What does this mean for guitar amps and valve amps?

That depends on how savvy the manufacturer is. (I don’t want to generalise too much, but I’m afraid some of the North American manufacturers haven’t quite grasped the implications of this.)

The ‘wrong way’ to do it

As an example of what NOT to do, Fender now ship their ‘modern’ export valve amp products (OK, toob amp products) as 230VAC products. That’s fine. It’s better than those dodgy red switches on the back of Silverface amps.

In the UK, the amps see a 10% increase in mains voltages when the mains voltage is 253V. Taking the Blues Junior as example, this 10% increase increases the anode voltages and screen grid voltages on an already over biased EL84 until the valve burns out (often literally causes a fire). Not good.

This fire was caused by a design flaw in Fender Blues Juniors, which is exacerbated by Fender’s approach to the EU harmonised mains voltages. A new PCB was required.

Taking the Hot Rod Deluxe as another example, the 10% increase causes the cheap electrolytic filter caps they use to be close to their rated limits leading to many filter cap failures. The mains increase also increases heat dissipation in the dropper resistors that they use for powering the FX loop and the reverb circuits leading to PCB damage in most UK Hot Rod Deluxes. Not good.

In a bizarre twist Fender have included a legacy 240V tap to the transformers on these products but they always wire to 230V. Fender have said ‘thanks very much’ to the single stocking EU models but ‘no thanks’ to putting in the minor R&D effort to make their amps reliable across the EU/UK/Australia on the 230V tap. A good UK/Aussie tech will always rewire a 230V Fender to be 240V for use in the UK. But clearly this shouldn’t be necessary, these are existing design issues that are compounded by the mains variation and they could be fixed so that the amps can always work across the 207-253VAC rage.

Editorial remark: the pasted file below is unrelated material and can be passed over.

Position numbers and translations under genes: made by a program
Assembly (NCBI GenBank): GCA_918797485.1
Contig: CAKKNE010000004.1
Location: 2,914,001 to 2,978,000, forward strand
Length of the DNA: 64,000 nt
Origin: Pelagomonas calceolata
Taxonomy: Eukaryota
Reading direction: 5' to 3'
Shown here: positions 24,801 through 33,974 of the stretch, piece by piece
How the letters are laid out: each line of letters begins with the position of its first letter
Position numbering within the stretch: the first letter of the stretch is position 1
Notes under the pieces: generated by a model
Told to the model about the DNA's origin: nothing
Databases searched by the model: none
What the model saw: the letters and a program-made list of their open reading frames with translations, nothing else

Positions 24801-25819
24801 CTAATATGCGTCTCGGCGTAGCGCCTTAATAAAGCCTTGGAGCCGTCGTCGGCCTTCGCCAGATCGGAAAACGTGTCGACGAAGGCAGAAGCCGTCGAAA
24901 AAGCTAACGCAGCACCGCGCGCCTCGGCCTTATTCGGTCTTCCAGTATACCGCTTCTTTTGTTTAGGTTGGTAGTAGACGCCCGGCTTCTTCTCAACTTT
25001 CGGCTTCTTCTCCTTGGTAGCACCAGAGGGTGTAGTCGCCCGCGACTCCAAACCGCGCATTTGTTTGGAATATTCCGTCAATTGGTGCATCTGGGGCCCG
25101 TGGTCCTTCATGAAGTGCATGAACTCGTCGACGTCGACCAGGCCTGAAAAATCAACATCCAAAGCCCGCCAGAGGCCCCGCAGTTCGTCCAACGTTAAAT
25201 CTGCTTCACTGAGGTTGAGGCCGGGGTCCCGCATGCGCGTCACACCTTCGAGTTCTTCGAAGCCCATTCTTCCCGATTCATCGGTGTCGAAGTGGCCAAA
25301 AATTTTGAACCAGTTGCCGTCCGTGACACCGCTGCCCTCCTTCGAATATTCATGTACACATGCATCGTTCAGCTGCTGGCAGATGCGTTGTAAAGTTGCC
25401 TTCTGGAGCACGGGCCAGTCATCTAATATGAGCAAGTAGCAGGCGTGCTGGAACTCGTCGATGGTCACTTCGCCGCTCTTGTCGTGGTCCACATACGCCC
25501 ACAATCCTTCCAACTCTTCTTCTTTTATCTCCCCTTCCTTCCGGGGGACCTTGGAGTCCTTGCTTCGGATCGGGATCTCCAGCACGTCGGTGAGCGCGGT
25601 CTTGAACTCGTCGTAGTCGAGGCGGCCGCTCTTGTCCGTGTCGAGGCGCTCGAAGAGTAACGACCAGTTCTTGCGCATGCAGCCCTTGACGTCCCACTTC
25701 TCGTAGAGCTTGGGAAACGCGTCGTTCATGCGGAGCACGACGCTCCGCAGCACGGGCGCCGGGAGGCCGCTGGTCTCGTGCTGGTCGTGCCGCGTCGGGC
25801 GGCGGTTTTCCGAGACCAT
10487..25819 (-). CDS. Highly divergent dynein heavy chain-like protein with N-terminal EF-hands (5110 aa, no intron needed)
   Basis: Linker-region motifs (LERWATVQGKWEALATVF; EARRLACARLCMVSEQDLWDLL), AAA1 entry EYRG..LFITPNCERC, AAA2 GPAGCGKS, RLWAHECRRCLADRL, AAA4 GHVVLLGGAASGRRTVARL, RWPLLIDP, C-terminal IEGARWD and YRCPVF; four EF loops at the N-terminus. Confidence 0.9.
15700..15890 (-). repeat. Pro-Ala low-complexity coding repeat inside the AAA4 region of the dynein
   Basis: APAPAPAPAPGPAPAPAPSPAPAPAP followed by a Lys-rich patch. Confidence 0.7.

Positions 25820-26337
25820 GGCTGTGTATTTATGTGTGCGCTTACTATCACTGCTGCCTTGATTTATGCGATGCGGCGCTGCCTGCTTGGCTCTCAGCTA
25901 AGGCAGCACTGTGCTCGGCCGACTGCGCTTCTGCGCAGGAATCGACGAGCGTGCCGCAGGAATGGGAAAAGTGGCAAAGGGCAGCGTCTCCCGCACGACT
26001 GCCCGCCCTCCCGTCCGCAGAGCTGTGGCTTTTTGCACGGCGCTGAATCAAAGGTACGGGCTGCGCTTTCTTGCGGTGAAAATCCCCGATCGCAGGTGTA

Just in case it’s not clear, this is not a problem with the standardisation, it’s a problem with the design.

The ‘right way’ to do it.

The sensible thing to do would be make sure that all amps will still be running under conditions that make them reliable at all extremes.

You don’t want an amp that drops out at 207VAC on a heavy load day in Germany and you don’t want an amp that burns up with 253VAC on a light load day in the UK. Ideally, the amp will run it’s rated power at 230V nominal and then the UK customers will get a slightly more headroom on their amp, whilst the EU customers will get something a tiny bit more crunchy. The manufacturer must run reliability tests on their units at 207VAC and at 253VAC.